5. Jon Finch in Macbeth - The film purposefully restricts his ability to explore the character, but Finch still manages to give an effective portrayal of the transformation of Macbeth particularly in the way he suggests his misdeeds age him.
Best Scene: Learning about the Lady
4. Al Pacino in The Panic in Needle Park - Pacino, unlike the film itself, creates an understanding in his character's disjointed nature effectively showing the different sides of such a man whether he's revealing an abundance of charm, or simply wasting away.
Best Scene: Bobby asks Helen to score for him.
3. Max von Sydow in The Emigrants -I apologize as I did not mean to shortchange this great actor, but I chose not to review the performance only because I felt I could not add anything to what I wrote about his work in the sequel where I felt he had a more dynamic character arc to realize since everything that's great in this performance can be seen there as well he only gets to explore the character further. This is also a very strong performance though that once again works through the sheer simple honesty he brings to the role, along with his marvelous chemistry with Liv Ullmann(who once again is perfection by the way) that works so in tandem with the wonderful vision realized by the film.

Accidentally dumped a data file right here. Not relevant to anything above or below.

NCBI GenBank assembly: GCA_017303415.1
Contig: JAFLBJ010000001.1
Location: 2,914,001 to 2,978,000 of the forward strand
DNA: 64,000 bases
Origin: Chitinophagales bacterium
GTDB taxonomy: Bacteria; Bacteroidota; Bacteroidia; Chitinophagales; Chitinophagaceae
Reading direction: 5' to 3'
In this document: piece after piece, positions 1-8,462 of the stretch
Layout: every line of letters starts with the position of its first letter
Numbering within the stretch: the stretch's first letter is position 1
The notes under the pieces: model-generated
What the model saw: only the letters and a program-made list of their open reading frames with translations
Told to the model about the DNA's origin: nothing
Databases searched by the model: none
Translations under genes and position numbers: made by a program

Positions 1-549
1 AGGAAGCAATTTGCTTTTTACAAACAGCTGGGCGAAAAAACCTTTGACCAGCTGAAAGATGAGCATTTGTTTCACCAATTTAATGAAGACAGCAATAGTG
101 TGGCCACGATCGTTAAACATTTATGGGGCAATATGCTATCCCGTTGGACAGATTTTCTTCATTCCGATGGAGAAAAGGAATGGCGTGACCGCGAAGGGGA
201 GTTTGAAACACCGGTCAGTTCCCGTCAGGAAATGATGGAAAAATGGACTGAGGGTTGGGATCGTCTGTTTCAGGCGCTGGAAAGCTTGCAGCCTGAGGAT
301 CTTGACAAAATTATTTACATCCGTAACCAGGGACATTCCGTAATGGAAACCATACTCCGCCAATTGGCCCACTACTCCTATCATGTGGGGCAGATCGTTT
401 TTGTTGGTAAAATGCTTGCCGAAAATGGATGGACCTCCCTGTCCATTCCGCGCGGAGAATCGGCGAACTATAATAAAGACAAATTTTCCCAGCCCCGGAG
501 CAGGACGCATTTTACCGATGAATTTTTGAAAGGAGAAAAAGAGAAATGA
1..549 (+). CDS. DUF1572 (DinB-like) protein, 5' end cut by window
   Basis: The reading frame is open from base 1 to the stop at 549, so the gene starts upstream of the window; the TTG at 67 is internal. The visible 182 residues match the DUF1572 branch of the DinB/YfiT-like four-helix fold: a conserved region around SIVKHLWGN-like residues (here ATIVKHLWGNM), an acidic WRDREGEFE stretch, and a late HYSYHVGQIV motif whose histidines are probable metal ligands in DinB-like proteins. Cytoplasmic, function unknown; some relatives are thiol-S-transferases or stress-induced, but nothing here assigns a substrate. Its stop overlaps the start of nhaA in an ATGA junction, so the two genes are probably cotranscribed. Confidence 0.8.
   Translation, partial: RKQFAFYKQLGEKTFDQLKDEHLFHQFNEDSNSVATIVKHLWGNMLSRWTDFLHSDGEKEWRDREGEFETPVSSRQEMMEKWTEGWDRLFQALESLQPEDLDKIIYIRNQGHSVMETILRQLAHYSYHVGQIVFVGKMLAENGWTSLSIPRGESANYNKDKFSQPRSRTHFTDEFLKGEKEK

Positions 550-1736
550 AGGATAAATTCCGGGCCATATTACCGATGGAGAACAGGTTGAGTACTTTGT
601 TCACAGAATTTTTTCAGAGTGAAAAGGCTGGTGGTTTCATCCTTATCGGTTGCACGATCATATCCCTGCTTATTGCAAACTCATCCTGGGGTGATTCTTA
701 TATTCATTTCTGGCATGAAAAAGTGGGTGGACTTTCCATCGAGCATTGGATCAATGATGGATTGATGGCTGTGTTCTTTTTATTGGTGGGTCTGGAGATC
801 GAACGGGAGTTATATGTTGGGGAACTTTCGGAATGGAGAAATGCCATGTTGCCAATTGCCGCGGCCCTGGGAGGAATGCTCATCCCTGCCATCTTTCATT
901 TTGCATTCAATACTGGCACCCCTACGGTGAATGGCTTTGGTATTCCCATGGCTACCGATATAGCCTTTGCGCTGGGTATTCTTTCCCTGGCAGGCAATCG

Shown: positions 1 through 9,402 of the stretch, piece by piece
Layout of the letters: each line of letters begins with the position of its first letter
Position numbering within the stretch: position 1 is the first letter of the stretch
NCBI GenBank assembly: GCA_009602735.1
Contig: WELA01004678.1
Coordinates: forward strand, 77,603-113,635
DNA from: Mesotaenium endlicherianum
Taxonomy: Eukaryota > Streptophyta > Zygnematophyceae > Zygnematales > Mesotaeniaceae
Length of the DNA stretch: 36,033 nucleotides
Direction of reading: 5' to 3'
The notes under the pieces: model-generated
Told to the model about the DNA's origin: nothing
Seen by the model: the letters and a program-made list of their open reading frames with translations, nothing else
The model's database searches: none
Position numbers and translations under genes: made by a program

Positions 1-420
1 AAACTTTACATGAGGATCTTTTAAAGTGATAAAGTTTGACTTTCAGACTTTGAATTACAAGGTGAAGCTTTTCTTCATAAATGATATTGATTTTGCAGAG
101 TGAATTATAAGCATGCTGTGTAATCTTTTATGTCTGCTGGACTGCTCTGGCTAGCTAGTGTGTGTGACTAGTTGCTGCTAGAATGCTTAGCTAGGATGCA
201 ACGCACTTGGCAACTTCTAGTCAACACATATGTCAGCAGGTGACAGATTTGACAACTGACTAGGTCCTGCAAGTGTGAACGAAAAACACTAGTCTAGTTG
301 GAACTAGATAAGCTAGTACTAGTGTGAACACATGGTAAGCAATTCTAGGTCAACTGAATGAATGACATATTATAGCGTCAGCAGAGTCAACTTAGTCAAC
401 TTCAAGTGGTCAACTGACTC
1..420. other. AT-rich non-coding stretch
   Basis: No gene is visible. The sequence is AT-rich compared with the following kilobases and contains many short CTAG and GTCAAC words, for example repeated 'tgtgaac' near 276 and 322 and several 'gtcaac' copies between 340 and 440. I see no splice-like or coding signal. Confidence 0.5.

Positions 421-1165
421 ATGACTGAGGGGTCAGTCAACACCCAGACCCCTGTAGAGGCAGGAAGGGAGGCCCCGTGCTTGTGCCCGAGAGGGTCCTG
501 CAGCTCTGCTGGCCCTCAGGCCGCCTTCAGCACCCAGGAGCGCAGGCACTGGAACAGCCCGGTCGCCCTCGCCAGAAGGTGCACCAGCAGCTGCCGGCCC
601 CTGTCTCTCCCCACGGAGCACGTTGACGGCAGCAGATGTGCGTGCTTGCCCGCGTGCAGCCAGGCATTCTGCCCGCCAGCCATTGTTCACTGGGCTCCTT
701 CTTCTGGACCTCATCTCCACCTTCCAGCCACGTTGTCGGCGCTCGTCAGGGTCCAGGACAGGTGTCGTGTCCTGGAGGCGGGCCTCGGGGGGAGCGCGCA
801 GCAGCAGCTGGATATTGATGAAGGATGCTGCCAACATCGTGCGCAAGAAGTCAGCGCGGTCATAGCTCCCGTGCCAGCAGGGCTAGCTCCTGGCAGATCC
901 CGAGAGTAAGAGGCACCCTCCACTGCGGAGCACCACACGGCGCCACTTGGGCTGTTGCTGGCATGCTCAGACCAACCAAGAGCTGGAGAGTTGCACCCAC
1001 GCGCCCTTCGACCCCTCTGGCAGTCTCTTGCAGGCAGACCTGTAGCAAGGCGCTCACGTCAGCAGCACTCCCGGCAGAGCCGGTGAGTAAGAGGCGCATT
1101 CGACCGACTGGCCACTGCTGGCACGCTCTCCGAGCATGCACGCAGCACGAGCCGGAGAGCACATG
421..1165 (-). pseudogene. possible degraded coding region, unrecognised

Best Scene: Watching over his sick wife.
2. Oliver Reed in The Devils - Reed gives a great performance as he stands as a needed straight man for the film, but also creates an affecting portrait of a priest devoted to his specific ideals.
Best Scene: Defending himself in court.
1. Paul Scofield in King Lear - Good Predictions RatedRStar, Michael Patison and Luke. Scofield more than proves his ability with the words of the bard, through his daring and truly powerful portrayal of the tragic king.